The Hague district court has found the Dutch state liable for the 2007 bombing of residential buildings in an Afghan village that left 50 to 80 civilians dead, saying the attack violated international law.
A group of Afghan civilians, survivors and relatives of those killed, brought a civil suit against the government. They argued the attack on Chora was unlawful because the military had not established the buildings were being used by Taliban fighters at the time.
The Dutch were part of a coalition of forces fighting against the Taliban in Afghanistan. Earlier in the day, Taliban fighters had used the buildings to fire at Dutch military personnel.
The aerial bombardment of the compound, however, took place 12 hours later, in the middle of the night. By then, according to the victims’ lawyers, the fighters had moved on and families had returned to their homes.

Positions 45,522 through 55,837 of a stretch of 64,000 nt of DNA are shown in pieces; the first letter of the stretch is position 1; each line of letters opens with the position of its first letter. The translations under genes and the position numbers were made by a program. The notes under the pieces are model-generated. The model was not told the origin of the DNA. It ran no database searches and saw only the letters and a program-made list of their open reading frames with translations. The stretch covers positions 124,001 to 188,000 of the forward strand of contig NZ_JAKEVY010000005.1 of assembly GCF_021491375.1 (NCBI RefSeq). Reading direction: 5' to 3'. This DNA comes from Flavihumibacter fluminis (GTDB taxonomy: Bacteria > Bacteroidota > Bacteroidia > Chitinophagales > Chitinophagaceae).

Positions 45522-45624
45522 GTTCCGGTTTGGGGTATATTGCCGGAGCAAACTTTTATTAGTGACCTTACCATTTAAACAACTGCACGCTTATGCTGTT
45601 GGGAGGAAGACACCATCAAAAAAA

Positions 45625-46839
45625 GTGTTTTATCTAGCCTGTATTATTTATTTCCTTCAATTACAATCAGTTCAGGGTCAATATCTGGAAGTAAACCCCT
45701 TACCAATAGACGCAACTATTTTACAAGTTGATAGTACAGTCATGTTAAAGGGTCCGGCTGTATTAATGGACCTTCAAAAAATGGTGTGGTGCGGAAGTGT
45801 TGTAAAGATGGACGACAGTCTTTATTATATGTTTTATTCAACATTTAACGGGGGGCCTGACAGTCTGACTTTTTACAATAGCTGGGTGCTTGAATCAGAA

‘These people were sleeping and were surprised by bombs in the night and 20 family members died,’ Liesbeth Zegveld, the lawyer for the relatives, told the NOS.
The ministry of defence denied any wrongdoing and said its soldiers had reason to believe the complex was a legitimate military target. A spokesperson said they will study the ruling. The ministry has three months to appeal.
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